Prefix | Symbol | Power | Prefix | Symbol | Power |

mega- | 10^{6} | centi- | 10^{-2} | ||

kilo- | 10^{3} | milli- | 10^{-3} | ||

hecto- | 10^{2} | micro- | 10^{-6} | ||

deca- | 10^{1} | nano- | 10^{-9} | ||

deci- | 10^{-1} | pico- | 10^{-12} |

__Metric - Metric Conversions__

Notice how the units cancel to give grams. I've shown the conversion factor numerator as 1 x 10

^{-3}because on most calculators, it must be entered in this fashion, not as just 10

^{-3}. If you don't know how to use the scientific notation on your calculator, try to find out as soon as possible. Look in your calculator's manual, or ask someone who knows. Also, notice how the unit, mg is assigned the value of 1, and the prefix, milli-, is applied to the gram unit. In other words, 1 mg literally means 1 x 10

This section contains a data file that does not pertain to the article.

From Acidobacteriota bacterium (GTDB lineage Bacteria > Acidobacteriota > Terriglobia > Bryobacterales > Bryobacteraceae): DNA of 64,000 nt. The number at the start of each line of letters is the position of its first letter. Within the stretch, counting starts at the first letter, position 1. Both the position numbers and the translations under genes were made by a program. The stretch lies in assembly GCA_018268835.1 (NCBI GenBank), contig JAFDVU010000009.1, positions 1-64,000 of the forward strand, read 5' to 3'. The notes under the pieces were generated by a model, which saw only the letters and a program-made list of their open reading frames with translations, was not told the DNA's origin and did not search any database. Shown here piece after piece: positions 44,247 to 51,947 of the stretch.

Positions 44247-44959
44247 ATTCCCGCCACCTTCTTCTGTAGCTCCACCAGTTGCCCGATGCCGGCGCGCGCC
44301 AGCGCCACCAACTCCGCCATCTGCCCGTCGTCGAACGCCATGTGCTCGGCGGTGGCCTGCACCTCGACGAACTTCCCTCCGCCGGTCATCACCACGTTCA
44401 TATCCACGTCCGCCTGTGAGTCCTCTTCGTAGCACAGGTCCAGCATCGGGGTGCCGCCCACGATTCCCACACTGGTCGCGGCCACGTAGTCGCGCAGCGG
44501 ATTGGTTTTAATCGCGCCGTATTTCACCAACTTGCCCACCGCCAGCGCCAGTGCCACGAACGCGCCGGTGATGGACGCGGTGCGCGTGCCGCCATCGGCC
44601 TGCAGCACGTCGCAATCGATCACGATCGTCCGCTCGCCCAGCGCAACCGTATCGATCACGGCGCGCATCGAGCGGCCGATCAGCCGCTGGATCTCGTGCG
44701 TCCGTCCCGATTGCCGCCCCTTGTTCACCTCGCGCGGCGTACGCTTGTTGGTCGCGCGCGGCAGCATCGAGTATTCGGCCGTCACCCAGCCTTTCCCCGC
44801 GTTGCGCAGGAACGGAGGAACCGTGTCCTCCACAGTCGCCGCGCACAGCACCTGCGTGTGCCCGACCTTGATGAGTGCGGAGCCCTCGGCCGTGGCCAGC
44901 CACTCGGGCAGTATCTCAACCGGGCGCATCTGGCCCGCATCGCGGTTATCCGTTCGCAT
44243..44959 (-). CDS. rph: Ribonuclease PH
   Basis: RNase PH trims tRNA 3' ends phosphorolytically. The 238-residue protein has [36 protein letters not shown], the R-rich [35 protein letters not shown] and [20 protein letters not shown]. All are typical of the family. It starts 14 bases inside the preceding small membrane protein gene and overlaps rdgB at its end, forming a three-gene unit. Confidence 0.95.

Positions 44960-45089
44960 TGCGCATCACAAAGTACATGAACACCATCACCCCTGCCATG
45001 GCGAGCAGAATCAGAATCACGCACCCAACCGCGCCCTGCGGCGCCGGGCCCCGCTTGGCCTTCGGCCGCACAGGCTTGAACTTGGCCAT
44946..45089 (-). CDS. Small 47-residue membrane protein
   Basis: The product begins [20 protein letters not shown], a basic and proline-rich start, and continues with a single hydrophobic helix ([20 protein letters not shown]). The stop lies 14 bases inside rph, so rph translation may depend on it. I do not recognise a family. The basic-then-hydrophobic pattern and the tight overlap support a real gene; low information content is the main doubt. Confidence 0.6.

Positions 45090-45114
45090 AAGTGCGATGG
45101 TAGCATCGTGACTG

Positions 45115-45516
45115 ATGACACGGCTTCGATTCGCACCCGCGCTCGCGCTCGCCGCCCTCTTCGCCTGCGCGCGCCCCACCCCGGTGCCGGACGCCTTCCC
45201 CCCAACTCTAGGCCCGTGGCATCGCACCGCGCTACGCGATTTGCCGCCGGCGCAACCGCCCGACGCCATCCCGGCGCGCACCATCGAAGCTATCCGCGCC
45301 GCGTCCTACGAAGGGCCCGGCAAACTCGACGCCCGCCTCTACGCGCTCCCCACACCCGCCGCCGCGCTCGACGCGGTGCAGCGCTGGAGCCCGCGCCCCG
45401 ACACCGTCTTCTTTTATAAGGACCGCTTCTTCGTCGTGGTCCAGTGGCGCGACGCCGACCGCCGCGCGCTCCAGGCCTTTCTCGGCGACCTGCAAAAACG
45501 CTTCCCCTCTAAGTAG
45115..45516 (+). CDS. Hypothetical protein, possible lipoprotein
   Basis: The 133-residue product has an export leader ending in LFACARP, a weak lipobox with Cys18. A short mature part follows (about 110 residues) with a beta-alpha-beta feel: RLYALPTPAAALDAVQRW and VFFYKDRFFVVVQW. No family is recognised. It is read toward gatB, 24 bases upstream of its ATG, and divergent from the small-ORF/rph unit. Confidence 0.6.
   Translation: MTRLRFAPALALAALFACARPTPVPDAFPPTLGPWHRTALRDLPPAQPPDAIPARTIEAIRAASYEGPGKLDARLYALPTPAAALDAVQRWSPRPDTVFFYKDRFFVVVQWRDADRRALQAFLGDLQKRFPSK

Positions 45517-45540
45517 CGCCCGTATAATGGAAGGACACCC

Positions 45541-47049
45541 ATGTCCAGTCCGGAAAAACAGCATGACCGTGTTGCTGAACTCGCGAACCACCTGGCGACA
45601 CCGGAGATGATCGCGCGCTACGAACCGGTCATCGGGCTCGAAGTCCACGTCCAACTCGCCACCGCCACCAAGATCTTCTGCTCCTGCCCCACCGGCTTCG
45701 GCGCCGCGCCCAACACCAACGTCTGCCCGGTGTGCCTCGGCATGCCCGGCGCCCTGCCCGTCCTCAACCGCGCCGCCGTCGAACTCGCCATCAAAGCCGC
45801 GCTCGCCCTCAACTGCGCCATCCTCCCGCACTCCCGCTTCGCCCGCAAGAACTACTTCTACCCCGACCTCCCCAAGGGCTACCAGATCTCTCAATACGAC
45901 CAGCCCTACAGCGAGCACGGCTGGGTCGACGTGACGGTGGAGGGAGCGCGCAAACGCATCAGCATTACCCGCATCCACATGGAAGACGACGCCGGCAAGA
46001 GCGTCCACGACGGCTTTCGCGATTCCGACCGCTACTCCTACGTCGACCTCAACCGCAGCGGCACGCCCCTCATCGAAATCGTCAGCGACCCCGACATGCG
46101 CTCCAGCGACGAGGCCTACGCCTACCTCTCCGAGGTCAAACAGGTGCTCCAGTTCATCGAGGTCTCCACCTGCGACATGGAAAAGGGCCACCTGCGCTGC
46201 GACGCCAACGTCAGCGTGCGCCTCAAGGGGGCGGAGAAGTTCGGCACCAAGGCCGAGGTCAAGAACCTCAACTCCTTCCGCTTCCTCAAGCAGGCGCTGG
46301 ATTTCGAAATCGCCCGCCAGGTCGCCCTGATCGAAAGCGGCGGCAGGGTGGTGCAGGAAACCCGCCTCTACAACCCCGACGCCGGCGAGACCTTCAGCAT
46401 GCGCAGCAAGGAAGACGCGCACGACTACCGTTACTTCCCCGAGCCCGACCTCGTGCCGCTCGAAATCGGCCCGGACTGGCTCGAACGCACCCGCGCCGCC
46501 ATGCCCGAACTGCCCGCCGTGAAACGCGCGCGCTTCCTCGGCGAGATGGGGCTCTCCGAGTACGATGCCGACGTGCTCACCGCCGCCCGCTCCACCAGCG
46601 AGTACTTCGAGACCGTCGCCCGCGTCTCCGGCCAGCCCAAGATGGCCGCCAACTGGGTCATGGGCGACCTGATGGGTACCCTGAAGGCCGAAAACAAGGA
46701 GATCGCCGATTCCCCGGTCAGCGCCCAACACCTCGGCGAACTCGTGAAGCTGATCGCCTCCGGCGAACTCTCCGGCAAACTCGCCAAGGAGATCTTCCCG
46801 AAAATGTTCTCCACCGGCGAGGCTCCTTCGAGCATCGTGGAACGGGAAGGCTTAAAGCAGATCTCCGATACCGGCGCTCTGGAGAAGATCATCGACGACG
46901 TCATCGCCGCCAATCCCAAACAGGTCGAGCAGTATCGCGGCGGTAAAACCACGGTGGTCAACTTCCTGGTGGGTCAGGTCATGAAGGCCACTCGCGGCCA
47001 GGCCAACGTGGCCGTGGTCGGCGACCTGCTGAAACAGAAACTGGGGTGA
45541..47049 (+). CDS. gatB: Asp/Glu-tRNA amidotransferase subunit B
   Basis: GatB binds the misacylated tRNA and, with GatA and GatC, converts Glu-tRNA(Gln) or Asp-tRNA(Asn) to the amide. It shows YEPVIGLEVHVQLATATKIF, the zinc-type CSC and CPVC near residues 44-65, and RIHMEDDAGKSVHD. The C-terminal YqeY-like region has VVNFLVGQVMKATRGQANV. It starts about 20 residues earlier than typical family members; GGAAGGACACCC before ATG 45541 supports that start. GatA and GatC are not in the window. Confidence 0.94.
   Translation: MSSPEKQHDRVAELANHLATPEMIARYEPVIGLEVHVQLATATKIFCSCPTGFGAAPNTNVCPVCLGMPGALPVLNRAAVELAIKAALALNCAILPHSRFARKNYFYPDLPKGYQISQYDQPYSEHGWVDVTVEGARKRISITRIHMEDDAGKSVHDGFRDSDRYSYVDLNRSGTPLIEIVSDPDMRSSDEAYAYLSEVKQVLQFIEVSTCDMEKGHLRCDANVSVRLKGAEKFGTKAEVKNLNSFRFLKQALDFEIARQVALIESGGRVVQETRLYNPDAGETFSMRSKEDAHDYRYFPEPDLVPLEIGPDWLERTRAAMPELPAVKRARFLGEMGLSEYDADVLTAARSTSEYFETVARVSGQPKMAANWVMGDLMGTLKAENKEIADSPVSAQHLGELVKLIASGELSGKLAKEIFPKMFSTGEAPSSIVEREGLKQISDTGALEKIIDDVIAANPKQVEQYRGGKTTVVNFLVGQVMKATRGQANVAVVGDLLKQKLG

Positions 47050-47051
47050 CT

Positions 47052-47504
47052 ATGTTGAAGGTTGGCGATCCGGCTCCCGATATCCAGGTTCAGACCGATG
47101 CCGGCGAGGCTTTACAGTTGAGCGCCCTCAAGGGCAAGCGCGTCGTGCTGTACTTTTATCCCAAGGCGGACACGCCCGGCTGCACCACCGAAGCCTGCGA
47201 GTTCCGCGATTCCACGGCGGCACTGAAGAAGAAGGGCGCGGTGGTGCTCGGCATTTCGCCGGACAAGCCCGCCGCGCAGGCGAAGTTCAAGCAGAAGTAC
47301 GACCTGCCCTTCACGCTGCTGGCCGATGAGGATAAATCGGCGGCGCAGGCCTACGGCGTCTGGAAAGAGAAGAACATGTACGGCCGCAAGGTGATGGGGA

^{-3}g.

__English - Metric Conversions__

^{o}C = (

^{o}F - 32)/1.8

All of the above conversions are to three significant figures, except length, which is an exact number. As before, let the units help you set up the conversion.

^{2}to g/cm

^{2}. When setting up the conversion, worry about one unit at a time, for example, convert the pound units to gram units, first:

Next, convert in

^{2}to cm

^{2}. Set up the conversion without the exponent first, using the conversion factor, 1 in = 2.54 cm. Since we need in

^{2}and cm

^{2}, raise everything to the second power:

Notice how the units cancel to the units sought. Always check your units because they indicate whether or not the problem has been set up correctly.